Saturday-Sunday, 12-13 September 2009, 10:00am-4:00pm
Hwy K-177, 2 miles N. of Strong City, or 17 miles S. of Council Grove

This is an annual prairie outing with prairie hikes, Kansas Native Plant Society education programs, prairie bus tours, special speakers, nature trails, and more. For more info go to Tallgrass Prairie National Preserve

The SUSTAINABILITY ACTION NETWORK, Inc. is a Kansas not-for-profit organization. DONATIONS ARE APPRECIATED, and checks can be mailed to P.O.Box 1064, Lawrence KS 66044. Our mission is to advocate and organize societal scale action to address sustainability issues. The triple crises of Energy-Ecology-Economy, the global "3E Trifecta", are building so rapidly that large scale action is needed immediately and methodically to overcome institutional barriers and advance public policy that preserves ecological sustainability. Our focus is to build a relocalized economy-ecology in concert with the Transition Town movement occurring in many other communities. To join the Sustainability Action Network please contact us at

Our current projects include:
1) Transition Kaw Valley - initiating transition to a relocalized post-carbon economy, and municipal level Peak Oil response planning.
2) Kaw Permaculture Collaborative - developing skills and resources for poly-cropping sustainable food production.
3) Energy Conservation & Renewables - advancing a green economy through decentralized technologies and regulations, for conservation and renewable energy.
4) Land Consortium - organizing interested stakeholders to acquire prime farmland in the urban fringe for land-based economic development and regional food security.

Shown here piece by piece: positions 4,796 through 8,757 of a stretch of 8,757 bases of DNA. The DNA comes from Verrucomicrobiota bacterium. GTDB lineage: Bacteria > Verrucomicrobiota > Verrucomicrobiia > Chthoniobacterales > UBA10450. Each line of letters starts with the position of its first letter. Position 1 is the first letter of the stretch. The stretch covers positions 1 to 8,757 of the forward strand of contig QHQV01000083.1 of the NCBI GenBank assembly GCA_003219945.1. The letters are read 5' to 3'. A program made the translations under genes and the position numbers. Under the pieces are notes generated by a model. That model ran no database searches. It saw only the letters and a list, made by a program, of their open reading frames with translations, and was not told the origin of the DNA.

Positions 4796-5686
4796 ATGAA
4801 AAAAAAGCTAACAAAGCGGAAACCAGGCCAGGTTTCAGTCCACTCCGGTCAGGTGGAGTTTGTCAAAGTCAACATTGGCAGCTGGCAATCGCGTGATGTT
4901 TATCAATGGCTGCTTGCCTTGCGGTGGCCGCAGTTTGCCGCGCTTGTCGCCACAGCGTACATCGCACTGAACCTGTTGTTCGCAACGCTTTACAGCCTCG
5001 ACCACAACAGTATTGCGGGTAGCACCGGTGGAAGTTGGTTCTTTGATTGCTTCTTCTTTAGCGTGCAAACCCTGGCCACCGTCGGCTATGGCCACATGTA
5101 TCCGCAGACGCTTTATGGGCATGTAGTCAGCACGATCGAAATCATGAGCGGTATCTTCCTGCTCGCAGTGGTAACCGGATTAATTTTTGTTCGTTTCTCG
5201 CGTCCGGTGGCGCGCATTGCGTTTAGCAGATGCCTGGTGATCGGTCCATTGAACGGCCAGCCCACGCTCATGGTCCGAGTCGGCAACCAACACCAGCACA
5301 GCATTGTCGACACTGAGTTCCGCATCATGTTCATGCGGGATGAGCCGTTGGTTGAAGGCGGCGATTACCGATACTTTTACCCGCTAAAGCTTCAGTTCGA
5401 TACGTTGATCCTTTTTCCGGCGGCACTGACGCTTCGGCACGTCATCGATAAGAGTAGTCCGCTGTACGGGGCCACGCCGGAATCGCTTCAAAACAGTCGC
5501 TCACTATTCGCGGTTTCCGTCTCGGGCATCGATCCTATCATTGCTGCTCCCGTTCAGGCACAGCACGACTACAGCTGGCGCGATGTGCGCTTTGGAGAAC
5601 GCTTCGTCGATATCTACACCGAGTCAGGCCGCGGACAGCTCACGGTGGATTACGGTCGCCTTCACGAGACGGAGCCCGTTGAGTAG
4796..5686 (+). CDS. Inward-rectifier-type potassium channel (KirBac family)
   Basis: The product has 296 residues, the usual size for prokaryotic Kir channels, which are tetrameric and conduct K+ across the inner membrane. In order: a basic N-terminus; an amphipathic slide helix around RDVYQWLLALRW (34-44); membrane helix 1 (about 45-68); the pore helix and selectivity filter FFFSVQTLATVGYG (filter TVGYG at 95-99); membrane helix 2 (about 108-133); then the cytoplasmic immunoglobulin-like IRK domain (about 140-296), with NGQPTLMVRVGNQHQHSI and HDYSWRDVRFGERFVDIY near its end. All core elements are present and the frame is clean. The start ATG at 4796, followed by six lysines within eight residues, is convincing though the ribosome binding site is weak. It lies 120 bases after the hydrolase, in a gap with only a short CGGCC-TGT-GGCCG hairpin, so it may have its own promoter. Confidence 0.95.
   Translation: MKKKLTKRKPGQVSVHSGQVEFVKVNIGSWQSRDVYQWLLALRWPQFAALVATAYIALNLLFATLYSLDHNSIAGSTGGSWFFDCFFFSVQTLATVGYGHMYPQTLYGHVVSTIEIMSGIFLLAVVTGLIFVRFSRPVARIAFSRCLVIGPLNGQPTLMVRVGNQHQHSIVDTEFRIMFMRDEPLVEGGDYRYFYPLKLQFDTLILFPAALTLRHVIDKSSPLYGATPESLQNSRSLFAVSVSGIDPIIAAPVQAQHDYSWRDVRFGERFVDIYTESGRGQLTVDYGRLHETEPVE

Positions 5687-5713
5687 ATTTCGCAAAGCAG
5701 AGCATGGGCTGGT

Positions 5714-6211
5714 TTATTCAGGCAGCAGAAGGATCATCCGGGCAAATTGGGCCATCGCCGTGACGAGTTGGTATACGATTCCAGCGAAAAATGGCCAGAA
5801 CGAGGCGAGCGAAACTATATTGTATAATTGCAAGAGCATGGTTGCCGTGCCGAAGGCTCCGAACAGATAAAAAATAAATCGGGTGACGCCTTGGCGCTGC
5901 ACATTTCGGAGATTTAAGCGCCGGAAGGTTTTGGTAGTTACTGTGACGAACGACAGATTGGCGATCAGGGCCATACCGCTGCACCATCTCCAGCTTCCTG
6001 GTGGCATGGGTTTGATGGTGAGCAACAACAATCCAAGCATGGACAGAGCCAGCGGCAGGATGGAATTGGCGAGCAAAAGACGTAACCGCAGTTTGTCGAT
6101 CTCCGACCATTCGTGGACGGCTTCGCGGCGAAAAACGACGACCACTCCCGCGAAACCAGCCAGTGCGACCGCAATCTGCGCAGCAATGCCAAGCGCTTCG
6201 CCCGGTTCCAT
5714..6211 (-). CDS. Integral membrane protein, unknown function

5) Water Rights and Watersheds - protecting the water commons, the source of all life, from privatization and contamination, and restoring our watersheds.
6) Electric & Human Powered Vehicles - promoting neighborhood electric vehicles and utility tricycles, including infrastructure and pro-active regulations.
7) Weekly Sustainability Announcements - informing and encouraging others to become active in the Sustainability Action Network, or other action driven groups.
8) Collaboration with sister organizations - such as: The Light Center eco-village; Kaw Valley Food System farm-based economic development; Citizens for Responsible Planning; Films for Action; Kansas River Valley Growers fighting for local water rights; national efforts by the Sustainable Energy Network; KC Metro groups like the Kansas City Food Circle and the All Species Project, etc.

We welcome suggestions for items to be included. Please send items to